Postback Tracking: The Newest Threat to Cookies

On May 7, 2019, Google announced the plan to implement differentiation between same site and cross-site cookies. While Google will not block these cookies, it will soon allow users to delete cookies without getting logged out of sites.

In 2017, Safari started making efforts to prevent third-party tracking and will now automatically clear cookies or decrease cookie lifetime to just 24 hours. Firefox has similar measures in place to allow users to completely block third party tracking.


How does this affect you? iFame and image pixels are becoming less reliable given the new privacy regulations and autonomy given to users.

Solution: Implement postback tracking to accurately collect data on click through and conversion rates.

So what is postback tracking?

Postback tracking, also referred to s2s (Server to Server) is a server-based method of tracking that does not rely on cookies in order to fire. Typically, a postback URL is placed on the advertiser’s server or in their tracking platform, and is usually the most reliable method of tracking. However, one limitation of Postback URLs is that they will only fire affiliate postbacks and will not, for example, support affiliate HTML pixels (think: FB pixels).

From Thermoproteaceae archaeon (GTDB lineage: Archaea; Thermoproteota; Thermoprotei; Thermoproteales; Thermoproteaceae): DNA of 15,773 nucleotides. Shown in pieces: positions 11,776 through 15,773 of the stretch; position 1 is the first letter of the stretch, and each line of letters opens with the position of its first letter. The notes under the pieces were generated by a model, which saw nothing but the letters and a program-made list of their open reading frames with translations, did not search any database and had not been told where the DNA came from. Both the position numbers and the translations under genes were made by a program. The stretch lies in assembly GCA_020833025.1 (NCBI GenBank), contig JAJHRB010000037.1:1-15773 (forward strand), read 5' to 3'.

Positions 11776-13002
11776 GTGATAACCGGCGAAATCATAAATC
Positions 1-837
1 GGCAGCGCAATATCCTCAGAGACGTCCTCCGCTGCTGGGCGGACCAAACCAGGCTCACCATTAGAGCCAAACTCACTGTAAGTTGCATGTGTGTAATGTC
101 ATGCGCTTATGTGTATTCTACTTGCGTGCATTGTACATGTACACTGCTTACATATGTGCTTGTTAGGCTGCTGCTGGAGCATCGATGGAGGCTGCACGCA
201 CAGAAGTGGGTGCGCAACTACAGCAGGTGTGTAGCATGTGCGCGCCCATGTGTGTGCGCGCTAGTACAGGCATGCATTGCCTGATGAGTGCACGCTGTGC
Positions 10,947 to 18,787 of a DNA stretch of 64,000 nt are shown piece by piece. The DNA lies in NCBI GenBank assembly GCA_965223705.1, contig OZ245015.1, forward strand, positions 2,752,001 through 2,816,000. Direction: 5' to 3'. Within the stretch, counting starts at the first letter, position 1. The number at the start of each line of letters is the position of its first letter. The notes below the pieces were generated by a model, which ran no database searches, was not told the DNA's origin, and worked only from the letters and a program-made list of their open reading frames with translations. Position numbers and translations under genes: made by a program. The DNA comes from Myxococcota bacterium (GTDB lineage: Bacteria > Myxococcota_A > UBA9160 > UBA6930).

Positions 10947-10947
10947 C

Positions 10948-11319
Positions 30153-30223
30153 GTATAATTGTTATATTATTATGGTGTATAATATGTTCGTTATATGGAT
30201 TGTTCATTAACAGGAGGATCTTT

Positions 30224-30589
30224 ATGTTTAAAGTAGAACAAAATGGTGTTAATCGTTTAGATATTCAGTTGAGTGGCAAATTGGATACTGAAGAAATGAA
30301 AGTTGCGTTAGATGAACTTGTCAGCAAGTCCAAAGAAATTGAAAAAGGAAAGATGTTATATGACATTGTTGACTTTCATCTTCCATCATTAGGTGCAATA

iFrame/Image Pixels are both HTML methods of tracking that do rely on 3rd party cookies in order to fire. Typically, these pixels are placed in the advertiser’s source code of their webpage or are placed in the tracking platform. Unfortunately, this method of tracking is becoming less reliable as new browser-based features are released (such as Chrome 76) that limit that use of 3rd party tracking systems. The upside to HTML pixels, however, is that they do support all methods of affiliate tracking.

Having both types of pixels placed is the most reliable form of tracking – with this setup, advertisers can support all methods of affiliate tracking and each pixel will serve as a “backup” to one another. For example, if an iFrame pixel fails to fire due to browser settings (e.g. browser blocks 3rd party cookies or user deletes them), then the postback will swoop in to ensure that the lead is still tracked.

Implementing postback tracking is pretty simple. Depending on the platform you use, it simply involves adding a code to your tracking URL. To help you get started in this process, we created walk-through tutorials for the following platforms:

HasOffers by TUNE


Other Platforms

Proprietary Platform

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